Anodal-tDCS applied during unilateral strength training increases strength and corticospinal excitability in the untrained homologous muscle

Ashlee M. Hendy, Dawson J. Kidgell

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Evidence suggests that the cross-transfer of strength following unilateral training may be modulated by increased corticospinal excitability of the ipsilateral primary motor cortex, due to cross-activation. Anodal-tDCS (a-tDCS) has been shown to acutely increase corticospinal excitability and motor performance, which may enhance this process. Therefore, we sought to examine changes in neural activation and strength of the untrained limb following the application of a-tDCS during a single unilateral strength training session. Ten participants underwent three conditions in a randomized, double-blinded crossover design: (1) strength training + a-tDCS, (2) strength training + sham-tDCS and (3) a-tDCS alone. a-tDCS was applied for 20 min at 2 mA over the right motor cortex. Unilateral strength training of the right wrist involved 4 × 6 wrist extensions at 70 % of maximum. Outcome measures included maximal voluntary strength, corticospinal excitability, short-interval intracortical inhibition, and cross-activation. We observed a significant increase in strength of the untrained wrist (5.27 %), a decrease in short-interval intracortical inhibition (−13.49 %), and an increase in cross-activation (15.71 %) when strength training was performed with a-tDCS, but not following strength training with sham-tDCS, or tDCS alone. Corticospinal excitability of the untrained wrist increased significantly following both strength training with a-tDCS (17.29 %), and a-tDCS alone (15.15 %), but not following strength training with sham-tDCS. These findings suggest that a single session of a-tDCS combined with unilateral strength training of the right limb increases maximal strength and cross-activation to the contralateral untrained limb.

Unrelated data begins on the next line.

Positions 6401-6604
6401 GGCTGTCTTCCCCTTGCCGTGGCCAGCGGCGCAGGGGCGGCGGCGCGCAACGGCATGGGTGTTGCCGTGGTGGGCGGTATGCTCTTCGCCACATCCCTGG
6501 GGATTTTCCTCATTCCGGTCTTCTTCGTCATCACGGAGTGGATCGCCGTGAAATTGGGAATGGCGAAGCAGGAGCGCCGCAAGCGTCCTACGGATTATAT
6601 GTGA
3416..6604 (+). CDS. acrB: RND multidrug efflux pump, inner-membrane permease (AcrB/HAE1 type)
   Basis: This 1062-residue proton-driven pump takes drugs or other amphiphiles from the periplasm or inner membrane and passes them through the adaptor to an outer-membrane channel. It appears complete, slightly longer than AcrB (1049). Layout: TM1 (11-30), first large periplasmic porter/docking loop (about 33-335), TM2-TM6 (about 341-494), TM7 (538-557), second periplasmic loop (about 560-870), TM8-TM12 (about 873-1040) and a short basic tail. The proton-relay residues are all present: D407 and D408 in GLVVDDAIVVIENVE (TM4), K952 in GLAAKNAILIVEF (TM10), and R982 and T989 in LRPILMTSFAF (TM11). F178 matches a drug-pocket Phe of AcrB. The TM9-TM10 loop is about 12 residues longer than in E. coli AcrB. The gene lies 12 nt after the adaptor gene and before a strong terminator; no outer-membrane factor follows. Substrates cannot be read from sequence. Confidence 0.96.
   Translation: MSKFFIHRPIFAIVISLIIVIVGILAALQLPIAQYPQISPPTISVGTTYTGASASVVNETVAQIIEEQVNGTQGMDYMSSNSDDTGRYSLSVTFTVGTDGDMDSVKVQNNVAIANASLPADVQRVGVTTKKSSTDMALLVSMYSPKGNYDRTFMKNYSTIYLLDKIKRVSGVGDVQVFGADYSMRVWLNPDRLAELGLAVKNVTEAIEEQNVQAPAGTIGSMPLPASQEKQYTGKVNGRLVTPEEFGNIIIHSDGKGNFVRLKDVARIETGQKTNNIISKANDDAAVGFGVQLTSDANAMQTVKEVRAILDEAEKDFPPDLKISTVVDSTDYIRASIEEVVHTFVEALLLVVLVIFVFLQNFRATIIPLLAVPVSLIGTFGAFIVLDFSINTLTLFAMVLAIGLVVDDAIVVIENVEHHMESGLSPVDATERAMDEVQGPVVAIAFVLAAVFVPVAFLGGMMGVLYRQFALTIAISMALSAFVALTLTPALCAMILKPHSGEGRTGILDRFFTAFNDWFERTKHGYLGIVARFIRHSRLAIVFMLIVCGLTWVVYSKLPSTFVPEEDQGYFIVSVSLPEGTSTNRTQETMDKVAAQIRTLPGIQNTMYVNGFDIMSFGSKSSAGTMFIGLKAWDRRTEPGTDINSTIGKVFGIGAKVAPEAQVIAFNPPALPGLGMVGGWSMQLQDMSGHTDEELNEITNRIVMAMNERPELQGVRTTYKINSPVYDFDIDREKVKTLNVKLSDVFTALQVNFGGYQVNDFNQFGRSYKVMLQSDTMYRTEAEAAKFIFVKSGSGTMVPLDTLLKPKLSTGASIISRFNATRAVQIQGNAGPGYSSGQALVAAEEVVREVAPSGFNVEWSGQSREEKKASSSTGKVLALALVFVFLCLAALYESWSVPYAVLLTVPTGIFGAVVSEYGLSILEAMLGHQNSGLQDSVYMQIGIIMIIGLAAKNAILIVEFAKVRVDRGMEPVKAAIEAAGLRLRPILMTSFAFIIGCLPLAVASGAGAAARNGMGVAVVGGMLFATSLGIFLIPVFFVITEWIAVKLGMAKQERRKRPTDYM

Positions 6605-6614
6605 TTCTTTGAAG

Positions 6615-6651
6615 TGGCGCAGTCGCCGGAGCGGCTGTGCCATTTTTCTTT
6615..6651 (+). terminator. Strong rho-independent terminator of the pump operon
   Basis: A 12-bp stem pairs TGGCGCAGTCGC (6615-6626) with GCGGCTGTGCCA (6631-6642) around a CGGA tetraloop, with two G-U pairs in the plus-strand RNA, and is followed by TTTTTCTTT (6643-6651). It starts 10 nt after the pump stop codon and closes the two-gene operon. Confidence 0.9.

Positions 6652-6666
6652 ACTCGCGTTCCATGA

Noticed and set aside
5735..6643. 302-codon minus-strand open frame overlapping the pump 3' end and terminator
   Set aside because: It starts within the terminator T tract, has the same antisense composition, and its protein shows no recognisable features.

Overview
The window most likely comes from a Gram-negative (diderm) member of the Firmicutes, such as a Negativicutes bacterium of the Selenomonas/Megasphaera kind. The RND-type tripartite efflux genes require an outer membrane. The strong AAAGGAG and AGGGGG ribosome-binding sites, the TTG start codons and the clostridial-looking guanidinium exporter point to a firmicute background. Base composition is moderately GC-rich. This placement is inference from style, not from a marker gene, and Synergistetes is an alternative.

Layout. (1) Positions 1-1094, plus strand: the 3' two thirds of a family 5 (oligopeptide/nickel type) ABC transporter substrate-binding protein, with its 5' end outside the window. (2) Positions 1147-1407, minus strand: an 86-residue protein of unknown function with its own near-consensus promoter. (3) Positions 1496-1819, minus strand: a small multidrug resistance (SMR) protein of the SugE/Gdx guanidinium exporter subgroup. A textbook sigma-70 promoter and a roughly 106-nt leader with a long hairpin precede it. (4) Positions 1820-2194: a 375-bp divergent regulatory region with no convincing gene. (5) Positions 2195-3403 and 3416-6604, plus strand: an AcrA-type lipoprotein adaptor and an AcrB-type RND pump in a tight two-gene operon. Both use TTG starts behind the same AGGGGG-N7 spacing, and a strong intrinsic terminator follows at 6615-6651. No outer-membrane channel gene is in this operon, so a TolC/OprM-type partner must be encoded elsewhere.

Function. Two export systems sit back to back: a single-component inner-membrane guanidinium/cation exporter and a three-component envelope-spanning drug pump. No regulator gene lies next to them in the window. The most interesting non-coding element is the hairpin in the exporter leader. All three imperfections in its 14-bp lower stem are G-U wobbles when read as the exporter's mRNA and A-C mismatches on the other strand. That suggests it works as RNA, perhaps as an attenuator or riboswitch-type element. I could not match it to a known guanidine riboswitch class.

Original languageEnglish
Pages (from-to)3243-3252
Number of pages10
JournalExperimental Brain Research
Issue number10
Publication statusPublished - 19 Sep 2014
Externally publishedYes


  • Corticospinal excitability
  • Cross-activation
  • Cross-transfer
  • Strength
  • tDCS

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